When Empresario Stephen F. Austin, known today as “the Father of Texas,” received permission in 1821 to bring colonists from the U.S. into Mexico, he set into motion a dramatic chain of events that would lead to the formation of the Lone Star State. By 1830, the Mexican government had forbidden further immigration into Texas by U.S. settlers. In the following tumultuous years, bloody battles for such towns as Gonzales, Goliad, and San Antonio eventually led 59 delegates of the Convention of 1836 to gather at Washington, Texas, on March 2, to sign the Texas Declaration of Independence.
Four days later, the Alamo fell to Mexican General Antonio López de Santa Anna’s troops, and on March 27, 342 Texans were executed at Goliad under Santa Anna’s orders. And then the tide began to turn: A little more than three weeks later, on April 21, Texas troops, led by Major General Sam Houston, defeated Santa Anna’s men at the decisive, 18-minute Battle of San Jacinto. For almost 10 years afterward, until Texas was annexed to the United States, on December 29, 1845, the Lone Star State existed as an independent nation.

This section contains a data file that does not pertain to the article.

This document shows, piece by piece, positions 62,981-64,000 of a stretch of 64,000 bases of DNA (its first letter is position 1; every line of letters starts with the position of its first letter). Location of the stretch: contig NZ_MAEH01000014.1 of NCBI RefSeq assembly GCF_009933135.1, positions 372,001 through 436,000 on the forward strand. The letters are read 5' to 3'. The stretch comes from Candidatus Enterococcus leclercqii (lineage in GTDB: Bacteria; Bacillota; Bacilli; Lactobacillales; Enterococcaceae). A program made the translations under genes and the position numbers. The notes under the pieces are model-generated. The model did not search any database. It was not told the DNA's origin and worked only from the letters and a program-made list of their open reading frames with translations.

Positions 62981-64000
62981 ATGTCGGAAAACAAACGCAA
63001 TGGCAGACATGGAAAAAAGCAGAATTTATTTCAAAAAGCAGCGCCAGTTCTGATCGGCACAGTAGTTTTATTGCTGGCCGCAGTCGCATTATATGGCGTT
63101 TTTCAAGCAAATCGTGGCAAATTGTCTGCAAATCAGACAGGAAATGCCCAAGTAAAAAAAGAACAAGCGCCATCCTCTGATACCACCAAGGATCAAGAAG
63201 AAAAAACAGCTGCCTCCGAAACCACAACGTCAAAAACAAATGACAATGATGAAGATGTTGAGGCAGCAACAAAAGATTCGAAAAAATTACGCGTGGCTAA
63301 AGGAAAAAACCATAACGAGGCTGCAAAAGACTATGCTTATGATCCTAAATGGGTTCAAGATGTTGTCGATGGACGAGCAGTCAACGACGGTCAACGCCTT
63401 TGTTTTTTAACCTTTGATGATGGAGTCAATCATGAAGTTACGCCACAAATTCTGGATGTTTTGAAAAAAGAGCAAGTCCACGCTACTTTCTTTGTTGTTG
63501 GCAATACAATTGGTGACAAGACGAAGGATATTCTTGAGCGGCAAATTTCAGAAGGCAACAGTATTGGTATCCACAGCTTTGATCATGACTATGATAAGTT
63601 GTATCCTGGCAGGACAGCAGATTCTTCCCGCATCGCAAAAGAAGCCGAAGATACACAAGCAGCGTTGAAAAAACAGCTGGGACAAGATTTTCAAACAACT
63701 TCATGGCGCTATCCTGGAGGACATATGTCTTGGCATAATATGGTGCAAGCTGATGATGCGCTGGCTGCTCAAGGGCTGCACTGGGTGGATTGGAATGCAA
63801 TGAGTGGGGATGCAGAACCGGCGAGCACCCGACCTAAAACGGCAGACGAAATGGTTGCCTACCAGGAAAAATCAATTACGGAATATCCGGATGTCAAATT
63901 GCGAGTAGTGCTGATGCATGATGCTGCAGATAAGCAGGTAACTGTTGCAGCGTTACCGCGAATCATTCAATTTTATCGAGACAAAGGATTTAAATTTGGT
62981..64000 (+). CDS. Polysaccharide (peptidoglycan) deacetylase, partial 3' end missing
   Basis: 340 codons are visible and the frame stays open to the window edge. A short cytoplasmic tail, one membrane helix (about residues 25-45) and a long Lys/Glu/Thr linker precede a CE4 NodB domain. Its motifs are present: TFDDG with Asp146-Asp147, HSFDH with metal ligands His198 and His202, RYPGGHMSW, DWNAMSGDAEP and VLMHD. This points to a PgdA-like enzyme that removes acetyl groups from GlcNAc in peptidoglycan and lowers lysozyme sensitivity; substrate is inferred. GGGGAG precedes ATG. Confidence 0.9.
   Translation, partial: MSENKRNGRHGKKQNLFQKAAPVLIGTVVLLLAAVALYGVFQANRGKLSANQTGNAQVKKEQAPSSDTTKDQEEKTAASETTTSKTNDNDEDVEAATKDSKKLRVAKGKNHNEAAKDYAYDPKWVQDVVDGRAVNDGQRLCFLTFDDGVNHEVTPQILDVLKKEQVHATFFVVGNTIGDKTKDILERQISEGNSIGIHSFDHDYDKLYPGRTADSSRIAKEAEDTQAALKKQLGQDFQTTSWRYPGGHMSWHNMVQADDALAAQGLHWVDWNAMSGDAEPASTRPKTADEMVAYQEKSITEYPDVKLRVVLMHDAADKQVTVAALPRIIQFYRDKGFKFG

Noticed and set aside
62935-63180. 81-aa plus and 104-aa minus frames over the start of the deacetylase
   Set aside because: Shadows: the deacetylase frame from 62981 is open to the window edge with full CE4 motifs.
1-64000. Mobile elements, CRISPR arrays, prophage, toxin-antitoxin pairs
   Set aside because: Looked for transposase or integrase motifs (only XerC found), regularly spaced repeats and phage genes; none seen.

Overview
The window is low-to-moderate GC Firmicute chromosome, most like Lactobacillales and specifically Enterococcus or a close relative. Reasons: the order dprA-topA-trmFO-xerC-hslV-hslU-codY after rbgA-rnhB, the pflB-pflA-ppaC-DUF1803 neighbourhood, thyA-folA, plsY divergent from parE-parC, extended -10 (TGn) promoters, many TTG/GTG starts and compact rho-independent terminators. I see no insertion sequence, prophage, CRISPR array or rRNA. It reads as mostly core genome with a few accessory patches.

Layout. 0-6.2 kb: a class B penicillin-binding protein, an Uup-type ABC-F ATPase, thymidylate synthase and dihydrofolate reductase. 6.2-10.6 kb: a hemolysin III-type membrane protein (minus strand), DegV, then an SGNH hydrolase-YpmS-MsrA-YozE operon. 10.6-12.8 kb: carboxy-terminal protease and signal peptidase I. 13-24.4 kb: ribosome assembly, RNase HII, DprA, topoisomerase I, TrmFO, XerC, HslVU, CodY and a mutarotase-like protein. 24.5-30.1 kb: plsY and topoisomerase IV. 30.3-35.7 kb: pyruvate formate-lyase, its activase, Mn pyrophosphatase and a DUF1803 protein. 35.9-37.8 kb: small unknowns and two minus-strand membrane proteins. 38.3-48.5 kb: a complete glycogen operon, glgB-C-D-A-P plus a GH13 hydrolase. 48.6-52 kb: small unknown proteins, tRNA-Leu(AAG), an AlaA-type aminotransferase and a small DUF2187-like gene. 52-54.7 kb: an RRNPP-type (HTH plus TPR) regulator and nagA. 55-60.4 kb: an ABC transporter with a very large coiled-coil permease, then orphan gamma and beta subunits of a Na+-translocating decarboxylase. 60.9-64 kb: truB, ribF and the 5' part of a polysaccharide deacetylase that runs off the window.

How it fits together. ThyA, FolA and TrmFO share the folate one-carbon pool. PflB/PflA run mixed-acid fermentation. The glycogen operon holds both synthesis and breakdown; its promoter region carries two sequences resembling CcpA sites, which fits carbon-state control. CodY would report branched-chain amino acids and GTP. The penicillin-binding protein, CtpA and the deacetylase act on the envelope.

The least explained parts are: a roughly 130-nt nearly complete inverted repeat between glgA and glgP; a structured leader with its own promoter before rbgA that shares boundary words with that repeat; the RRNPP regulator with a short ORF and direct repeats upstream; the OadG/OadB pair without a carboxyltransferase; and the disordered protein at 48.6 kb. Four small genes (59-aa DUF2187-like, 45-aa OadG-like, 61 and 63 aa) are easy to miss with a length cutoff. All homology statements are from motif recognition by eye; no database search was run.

On March 2, 2005, you can join in on the numerous Texas Independence Day celebrations statewide, or simply take a moment to toast the Lone Star State. Try these words, written by the late historian Joe B. Frantz:
“To Texas….Joyous and sparkling,/Evergreen when it rains, enduring in drought,/Timeless, endless in boundaries, exciting,/Home to the adventurous of yesterday and today,/With shrines from the past/And space and spirit for the future./To Texas./Everlasting in the hearts of your people!”
In perhaps the state’s most ambitious celebration of Texas Independence, a nonprofit group called Celebrate Texas hosts a spate of festivities in the Austin area March 2-7. The group first hosts a memorial ceremony on March 2 at 9 a.m. at the Texas State Cemetery in Austin, where many independence fighters are buried, including Dr. Ashbel Smith, the “father of Texas medicine,” and Thomas William “Peg Leg” Ward, who lost his leg to a cannonball during the Siege of Béxar.